The Nikkei closed 8,395 up +67. The DAX index in Europe was at 4,719 up +3; the FTSE (UK) currently is 4,335 up +35. The early call for the open of key US indices is higher. The 10-year Treasury yields backed up 3bp yesterday (2.75%) and are little changed in the O/N session. Treasury prices remain under pressure as global indices temporally found some traction. The US treasury also announced a larger than anticipated auction amounts this week ($44b of 3’s and 10’s). With a larger supply, traders will want to cheapen up the curve. The curve once again has flattened to record lows (currently 2-10’s are 178bp). Traders are raising their bets that the Fed will ease by 75bp on Dec 16th. Yields have remained range bound after printing ‘new record lows’ last week as investors continue to be better buyers on pull backs.

This article is for general information purposes only. It is not investment advice or a solution to buy or sell securities. Opinions are the authors; not necessarily that of OANDA Corporation or any of its affiliates, subsidiaries, officers or directors. Leveraged trading is high risk and not suitable for all. You could lose all of your deposited funds.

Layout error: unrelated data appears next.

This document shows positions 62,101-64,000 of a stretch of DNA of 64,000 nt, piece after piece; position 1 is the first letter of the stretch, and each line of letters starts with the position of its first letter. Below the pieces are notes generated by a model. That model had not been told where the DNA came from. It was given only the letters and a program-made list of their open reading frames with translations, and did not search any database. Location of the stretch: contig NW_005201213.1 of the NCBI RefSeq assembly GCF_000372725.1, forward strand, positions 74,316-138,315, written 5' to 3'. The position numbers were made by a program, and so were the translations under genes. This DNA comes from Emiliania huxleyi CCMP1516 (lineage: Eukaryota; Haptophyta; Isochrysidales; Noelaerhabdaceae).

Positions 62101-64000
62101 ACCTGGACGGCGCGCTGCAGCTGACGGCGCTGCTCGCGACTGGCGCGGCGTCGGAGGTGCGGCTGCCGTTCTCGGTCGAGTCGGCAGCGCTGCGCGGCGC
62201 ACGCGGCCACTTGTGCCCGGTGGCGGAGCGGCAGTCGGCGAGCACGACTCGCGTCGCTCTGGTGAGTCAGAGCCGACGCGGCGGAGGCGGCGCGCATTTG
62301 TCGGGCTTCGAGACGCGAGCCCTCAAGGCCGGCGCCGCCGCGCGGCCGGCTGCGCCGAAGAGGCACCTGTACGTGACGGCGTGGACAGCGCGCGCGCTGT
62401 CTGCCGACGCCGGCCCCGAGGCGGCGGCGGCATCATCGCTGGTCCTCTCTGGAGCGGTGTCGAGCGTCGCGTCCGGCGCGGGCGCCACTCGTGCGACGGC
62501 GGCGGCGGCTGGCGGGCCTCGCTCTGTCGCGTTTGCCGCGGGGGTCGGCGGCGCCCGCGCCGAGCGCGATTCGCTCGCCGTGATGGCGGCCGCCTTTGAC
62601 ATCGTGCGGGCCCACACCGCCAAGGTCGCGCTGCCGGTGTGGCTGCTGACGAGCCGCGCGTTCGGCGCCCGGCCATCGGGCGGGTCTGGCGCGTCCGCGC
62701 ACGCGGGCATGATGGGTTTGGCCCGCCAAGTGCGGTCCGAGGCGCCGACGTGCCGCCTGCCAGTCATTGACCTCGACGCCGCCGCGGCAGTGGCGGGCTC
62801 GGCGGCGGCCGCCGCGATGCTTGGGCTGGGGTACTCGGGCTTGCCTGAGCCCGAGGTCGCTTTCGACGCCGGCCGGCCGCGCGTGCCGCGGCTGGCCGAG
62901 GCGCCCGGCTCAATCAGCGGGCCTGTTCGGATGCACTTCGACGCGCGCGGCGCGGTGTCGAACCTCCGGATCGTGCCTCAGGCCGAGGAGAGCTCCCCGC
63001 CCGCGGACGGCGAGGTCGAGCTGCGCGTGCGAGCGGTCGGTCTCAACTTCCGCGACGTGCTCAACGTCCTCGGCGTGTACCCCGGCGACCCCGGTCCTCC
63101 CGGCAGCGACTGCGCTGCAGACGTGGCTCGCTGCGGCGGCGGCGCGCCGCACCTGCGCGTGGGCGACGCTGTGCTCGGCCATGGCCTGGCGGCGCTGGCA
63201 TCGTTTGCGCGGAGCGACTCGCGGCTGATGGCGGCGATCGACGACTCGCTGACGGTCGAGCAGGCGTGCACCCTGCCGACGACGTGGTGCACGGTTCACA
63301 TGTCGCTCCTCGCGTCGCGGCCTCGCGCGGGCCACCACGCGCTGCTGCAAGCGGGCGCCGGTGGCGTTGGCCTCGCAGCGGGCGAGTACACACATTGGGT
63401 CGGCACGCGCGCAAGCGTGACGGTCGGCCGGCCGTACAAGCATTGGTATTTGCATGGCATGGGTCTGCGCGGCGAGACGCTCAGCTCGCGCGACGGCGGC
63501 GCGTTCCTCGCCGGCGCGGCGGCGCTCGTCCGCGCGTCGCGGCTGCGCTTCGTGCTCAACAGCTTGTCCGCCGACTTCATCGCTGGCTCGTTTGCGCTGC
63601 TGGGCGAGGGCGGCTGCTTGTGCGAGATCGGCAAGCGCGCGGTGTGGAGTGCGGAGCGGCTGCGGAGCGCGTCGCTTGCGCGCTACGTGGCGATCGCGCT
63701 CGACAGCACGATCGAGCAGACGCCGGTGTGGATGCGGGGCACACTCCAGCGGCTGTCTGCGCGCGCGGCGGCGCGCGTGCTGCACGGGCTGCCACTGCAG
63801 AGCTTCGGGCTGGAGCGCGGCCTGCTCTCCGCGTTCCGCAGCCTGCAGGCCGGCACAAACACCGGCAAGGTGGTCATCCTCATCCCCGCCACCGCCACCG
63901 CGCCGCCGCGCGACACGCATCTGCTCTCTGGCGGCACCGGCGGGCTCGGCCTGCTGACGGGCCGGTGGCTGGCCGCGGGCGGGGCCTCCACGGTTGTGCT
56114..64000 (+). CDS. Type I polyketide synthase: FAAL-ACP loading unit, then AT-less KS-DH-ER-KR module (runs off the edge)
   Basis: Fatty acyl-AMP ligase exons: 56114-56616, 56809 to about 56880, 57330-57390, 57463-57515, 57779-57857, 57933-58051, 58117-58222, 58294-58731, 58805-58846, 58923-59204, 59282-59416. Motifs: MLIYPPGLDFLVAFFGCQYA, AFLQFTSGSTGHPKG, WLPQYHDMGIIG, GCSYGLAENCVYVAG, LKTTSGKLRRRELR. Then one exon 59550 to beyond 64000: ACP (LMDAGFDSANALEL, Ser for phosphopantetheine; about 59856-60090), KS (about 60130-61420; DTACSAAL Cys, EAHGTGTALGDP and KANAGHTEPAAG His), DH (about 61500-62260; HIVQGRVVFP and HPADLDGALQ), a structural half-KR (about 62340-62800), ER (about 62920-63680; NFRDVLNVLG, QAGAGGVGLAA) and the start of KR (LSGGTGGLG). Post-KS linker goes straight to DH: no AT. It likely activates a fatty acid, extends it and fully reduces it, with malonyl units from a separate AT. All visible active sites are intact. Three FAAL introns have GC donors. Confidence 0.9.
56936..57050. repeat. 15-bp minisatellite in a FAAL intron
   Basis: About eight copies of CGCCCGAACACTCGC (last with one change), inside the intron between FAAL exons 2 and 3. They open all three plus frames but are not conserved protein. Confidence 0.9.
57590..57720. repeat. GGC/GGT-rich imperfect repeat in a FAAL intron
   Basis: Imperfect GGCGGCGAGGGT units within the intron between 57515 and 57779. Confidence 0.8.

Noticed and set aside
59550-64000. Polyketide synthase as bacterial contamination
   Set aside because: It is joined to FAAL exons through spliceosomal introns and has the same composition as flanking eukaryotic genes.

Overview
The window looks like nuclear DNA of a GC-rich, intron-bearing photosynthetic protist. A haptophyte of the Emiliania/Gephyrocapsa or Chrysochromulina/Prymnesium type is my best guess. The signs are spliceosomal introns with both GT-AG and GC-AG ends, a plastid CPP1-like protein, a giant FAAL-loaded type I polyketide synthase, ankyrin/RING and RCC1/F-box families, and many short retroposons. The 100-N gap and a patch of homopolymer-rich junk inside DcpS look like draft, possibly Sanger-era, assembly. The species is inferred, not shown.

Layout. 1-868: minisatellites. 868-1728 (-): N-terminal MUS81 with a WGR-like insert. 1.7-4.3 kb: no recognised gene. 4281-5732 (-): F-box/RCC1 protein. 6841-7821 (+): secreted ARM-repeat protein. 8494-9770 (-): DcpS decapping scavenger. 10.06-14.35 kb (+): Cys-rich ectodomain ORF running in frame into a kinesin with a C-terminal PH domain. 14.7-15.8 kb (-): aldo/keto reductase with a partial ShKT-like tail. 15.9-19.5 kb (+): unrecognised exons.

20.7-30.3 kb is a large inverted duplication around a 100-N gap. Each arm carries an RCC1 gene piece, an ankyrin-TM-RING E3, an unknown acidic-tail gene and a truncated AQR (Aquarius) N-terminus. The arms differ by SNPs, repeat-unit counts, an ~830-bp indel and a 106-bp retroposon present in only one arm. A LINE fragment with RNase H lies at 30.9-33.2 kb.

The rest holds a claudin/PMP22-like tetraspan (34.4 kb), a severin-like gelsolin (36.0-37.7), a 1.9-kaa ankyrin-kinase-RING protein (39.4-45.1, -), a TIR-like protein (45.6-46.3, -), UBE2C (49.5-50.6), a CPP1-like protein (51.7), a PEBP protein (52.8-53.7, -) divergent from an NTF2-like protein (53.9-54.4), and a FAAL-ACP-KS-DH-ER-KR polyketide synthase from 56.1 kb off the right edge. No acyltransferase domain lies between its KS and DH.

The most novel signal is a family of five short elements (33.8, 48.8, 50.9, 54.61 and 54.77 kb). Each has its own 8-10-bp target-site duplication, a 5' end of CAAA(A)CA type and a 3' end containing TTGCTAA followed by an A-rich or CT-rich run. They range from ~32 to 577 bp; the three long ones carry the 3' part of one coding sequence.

Dean Popplewell

Dean Popplewell

Vice-President of Market Analysis at MarketPulse
Dean Popplewell has nearly two decades of experience trading currencies and fixed income instruments. He has a deep understanding of market fundamentals and the impact of global events on capital markets. He is respected among professional traders for his skilled analysis and career history as global head of trading for firms such as Scotia Capital and BMO Nesbitt Burns. Since joining OANDA in 2006, Dean has played an instrumental role in driving awareness of the forex market as an emerging asset class for retail investors, as well as providing expert counsel to a number of internal teams on how to best serve clients and industry stakeholders.
Dean Popplewell